"Well it ain't THAT important."


"But it is. It IS. And sometimes you're almost there, maybe just two steps out, and the Bad Pipsisewah opens his mouth, and you're swallowed up, and you lose horribly, and everybody laughs and makes fun of you. But there's such a joy when you win. Yes, and that's why you keep on trying. You want to win so badly, and you draw the wrong card, and it's over, or the right one, and it's total victory, and the rest of them just sit and stew.  But Janet, I know the Pipsisewah, and what it can do to you."


"I don't know what you're talking about. Come on."


"No. I mean it. Little girls and boys are all afraid."


"Well who's the Pipsisewah? Someone made him up, right?"


"Janet, the Pipsisewahs have always been around."


"Come on. Look here. 'The Uncle Wiggily Game by Howard Garis.'"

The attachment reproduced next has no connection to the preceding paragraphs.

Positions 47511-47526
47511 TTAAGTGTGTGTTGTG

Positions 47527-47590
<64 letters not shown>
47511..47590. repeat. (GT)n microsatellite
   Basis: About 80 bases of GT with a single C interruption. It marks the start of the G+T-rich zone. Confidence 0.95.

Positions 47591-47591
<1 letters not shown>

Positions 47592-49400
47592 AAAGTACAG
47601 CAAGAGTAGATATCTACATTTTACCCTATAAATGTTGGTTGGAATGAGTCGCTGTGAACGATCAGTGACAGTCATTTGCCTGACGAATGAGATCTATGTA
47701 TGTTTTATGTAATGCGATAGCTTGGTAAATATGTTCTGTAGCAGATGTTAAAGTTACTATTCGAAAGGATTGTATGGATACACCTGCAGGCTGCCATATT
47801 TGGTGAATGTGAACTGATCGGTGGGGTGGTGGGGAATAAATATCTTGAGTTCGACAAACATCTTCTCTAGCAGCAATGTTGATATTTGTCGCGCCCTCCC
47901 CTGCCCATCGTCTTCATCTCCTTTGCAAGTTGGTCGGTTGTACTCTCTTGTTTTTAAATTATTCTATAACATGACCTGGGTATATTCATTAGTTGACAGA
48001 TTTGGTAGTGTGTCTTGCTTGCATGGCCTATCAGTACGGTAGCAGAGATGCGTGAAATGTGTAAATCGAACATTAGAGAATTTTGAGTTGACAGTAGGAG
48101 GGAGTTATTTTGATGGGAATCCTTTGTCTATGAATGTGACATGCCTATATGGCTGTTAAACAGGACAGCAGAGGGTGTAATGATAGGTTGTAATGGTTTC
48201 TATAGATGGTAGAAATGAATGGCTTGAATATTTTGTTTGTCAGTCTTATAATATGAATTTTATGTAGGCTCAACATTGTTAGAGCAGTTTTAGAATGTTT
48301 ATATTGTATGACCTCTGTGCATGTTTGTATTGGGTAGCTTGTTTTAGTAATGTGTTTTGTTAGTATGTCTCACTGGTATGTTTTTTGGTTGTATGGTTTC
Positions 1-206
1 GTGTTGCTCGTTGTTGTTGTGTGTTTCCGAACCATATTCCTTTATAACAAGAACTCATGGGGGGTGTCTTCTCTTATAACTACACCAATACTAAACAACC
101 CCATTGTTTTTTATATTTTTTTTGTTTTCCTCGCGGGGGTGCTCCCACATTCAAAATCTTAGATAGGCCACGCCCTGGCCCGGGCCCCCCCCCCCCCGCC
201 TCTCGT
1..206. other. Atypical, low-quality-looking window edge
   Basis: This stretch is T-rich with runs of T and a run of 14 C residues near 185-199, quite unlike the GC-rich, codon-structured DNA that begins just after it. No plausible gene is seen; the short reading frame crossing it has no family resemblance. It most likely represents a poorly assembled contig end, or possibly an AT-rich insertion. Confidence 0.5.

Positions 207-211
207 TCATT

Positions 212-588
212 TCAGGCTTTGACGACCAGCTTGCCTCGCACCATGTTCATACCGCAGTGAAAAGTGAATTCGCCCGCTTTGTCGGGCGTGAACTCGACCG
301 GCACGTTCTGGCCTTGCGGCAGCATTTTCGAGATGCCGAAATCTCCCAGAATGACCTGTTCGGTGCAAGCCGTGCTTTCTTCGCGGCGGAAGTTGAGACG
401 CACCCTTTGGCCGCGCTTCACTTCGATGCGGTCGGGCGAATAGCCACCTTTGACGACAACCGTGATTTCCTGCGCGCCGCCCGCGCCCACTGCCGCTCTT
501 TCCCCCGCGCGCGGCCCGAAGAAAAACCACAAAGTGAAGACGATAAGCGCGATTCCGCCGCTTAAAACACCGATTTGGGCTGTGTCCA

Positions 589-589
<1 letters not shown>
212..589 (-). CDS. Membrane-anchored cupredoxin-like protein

"Howard Garis was a very great man because he knew."


"Come on, this is stupid. Ain't it? Whose turn is it?"


"It's yours. I remember now very clearly. It's yours."


"'Two hops for your Uncle Wiggily now. He'll take off his hat and make a bow.'"


"'Now a red card you must draw. In this game it is the law.'"


Elwood trembled reaching for the card. How he trembled.


"'It isn't my fault, but your Uncle Wiggily must jump back three hops so the buzz bug won't bite him.'"


Little Janet giggled horribly and moved Elwood's piece.


"You see that's the whole point of it. I've had a misfortune, and you laugh at it. You enjoy seeing me move behind you. And if I were to draw the Pipsisewah, you would find that funny, amusing. People like to play games, because it's fun to see people lose horribly."


"I don't know what you're talking about. You make me feel funny."